Updates From The Farm

Some of the more unusual and delicious fruits we grow at Cloud Mountain Farm Center are those belonging to the genus “Ribes”. Pronounced rye-bees, we use the term “Ribes” to refer to the many varieties of currants, gooseberries, and jostaberries that grow here on the farm.  

What are Ribes? 

Ribes plants are shrub-like and hardy, with fruit usually ready for harvest in July. They grow well here in the Pacific Northwest and are suited both to production scale and incorporation into a backyard perennial garden. Currants and gooseberries both have high natural levels of pectin, which makes them ideal for use in jams, jellies, and pies. Before the adoption of commercial pectin, many people grew currants or gooseberries for this specific purpose! While Ribes are generally more on the tart side, they can easily be sweetened with sugar or another sweetener for syrups or jams. Many varieties are sweet enough to be eaten fresh as well! 

Our Plantings 

We have two plantings of Ribes here at the farm. One is pruned to bush-form, and the other is a newer trellised planting. The trellised planting was designed after European currant production systems, where the fruit is much more popular. Our red, pink, and white currants are trained in a 2-dimensional, 3-leader cordon system. Our black currants, jostaberries, and gooseberries are trained to a 2-dimensional fan system. These training methods simplify pruning and harvest and allow for easier pest and disease management. This will be the first year we are harvesting off this planting – we’re excited to see (and taste!) the fruits of our labor.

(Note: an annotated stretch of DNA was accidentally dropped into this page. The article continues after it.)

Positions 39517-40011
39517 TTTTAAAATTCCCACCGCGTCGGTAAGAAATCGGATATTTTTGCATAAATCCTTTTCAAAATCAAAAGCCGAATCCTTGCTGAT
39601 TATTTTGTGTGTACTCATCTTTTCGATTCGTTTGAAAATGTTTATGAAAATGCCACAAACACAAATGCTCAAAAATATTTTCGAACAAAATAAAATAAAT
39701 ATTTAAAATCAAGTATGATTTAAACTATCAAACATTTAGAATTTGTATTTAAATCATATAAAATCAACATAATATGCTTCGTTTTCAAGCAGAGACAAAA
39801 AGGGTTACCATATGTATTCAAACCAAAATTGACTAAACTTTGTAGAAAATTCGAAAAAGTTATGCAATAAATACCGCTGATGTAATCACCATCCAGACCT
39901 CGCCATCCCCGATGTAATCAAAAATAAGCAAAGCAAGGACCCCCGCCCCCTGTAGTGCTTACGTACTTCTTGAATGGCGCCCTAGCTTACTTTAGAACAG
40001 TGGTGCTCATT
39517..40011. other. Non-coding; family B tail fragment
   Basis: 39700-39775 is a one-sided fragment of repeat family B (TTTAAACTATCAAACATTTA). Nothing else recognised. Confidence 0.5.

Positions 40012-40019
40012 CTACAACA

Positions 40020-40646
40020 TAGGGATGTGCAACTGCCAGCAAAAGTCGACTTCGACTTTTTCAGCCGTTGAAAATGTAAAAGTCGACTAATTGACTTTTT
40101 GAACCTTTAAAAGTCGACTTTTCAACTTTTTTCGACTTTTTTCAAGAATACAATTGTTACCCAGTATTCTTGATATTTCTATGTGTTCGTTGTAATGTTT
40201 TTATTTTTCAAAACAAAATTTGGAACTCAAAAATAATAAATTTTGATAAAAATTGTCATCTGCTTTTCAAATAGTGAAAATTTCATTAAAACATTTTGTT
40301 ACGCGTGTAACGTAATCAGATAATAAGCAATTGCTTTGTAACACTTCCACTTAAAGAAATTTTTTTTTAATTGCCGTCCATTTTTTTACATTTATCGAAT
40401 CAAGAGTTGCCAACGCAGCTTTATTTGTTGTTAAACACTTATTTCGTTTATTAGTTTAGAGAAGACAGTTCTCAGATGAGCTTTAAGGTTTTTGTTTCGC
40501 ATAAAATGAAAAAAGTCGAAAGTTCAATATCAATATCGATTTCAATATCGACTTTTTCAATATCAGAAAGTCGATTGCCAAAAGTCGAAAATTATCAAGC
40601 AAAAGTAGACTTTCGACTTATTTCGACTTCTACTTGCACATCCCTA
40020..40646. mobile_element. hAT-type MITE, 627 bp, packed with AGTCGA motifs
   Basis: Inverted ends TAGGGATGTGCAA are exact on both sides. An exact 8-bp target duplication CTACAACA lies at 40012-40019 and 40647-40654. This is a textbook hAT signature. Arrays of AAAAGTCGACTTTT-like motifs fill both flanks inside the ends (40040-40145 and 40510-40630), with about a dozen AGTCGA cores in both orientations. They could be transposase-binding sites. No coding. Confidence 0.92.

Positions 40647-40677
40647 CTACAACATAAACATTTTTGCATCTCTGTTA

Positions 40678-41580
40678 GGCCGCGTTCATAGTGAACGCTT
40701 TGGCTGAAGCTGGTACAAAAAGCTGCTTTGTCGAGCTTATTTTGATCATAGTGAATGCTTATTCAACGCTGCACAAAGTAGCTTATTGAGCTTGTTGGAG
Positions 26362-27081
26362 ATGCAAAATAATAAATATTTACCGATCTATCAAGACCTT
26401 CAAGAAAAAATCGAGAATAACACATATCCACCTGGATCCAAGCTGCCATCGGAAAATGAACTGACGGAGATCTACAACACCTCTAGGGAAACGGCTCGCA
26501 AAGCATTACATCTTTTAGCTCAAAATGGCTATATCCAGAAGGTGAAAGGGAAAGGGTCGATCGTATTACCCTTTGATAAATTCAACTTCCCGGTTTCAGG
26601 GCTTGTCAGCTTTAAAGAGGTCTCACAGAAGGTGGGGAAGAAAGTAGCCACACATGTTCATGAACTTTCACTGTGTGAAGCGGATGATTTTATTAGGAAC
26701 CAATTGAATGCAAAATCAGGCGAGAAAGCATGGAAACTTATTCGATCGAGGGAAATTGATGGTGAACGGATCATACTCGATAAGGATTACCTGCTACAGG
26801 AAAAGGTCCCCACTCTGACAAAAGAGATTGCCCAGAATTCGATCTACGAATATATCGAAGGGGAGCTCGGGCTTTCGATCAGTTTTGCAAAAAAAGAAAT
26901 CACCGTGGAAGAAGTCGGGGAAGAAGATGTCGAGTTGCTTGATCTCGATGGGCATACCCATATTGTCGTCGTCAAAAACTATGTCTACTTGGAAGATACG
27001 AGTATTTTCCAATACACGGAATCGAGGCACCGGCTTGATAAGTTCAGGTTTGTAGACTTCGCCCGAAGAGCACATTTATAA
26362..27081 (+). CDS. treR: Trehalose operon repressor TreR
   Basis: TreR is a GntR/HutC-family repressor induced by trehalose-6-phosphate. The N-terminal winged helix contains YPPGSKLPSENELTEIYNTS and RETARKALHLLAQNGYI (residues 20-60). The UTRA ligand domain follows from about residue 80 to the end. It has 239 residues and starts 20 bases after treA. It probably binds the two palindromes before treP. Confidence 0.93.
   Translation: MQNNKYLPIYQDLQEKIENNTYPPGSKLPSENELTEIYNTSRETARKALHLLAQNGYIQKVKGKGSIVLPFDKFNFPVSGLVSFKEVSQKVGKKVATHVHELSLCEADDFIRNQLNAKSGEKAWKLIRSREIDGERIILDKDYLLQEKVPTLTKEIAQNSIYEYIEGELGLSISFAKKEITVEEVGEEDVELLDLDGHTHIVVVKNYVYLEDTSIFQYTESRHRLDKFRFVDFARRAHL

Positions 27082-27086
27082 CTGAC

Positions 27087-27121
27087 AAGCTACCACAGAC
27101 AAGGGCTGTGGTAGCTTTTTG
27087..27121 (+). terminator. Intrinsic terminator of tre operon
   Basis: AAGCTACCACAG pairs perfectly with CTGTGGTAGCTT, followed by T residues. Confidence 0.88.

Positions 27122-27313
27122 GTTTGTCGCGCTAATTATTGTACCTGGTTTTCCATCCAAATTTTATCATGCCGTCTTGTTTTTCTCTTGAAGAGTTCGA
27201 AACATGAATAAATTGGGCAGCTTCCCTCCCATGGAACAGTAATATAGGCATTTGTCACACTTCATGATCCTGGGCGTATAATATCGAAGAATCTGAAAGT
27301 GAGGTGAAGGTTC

The White Pine Blister Rust Problem 

Ribes aren’t as well-known or popular in the United States as they are in Europe, and that’s mostly because of one particular pest: White Pine Blister Rust. This rust affects Western white pine and can be devastating to the timber industry, and it just so happens that the rust’s alternate hosts are currants and gooseberries. This is not a native rust, but was introduced to British Columbia and New York around 1910 and had spread to Washington by the 1940’s. With heavy pushing from the timber industry, the U.S. government banned the farming of Ribes; this ban wasn’t lifted (and then only state by state) until 1966. Since then, rust-resistant and -immune varieties have been adopted and production has grown, but incrementally. 

How to Eat Ribes 

Currants and gooseberries make for great juice, jam, jelly, pastries, syrups, and pies. Black currant juice is very popular in parts of Europe (more ubiquitous than grape juice), and black currant scones are delicious. Red currants make a fantastic syrup when sweetened slightly and can be used for cocktails and mocktails. Gooseberry jelly is a particular favorite too – the tart notes shine through like a membrillo. 

You can find our Ribes in July at the Bellingham Farmers Market, Twin Sisters Markets, and through the Puget Sound Food Hub.

You can purchase Ribes plants from our nursery.

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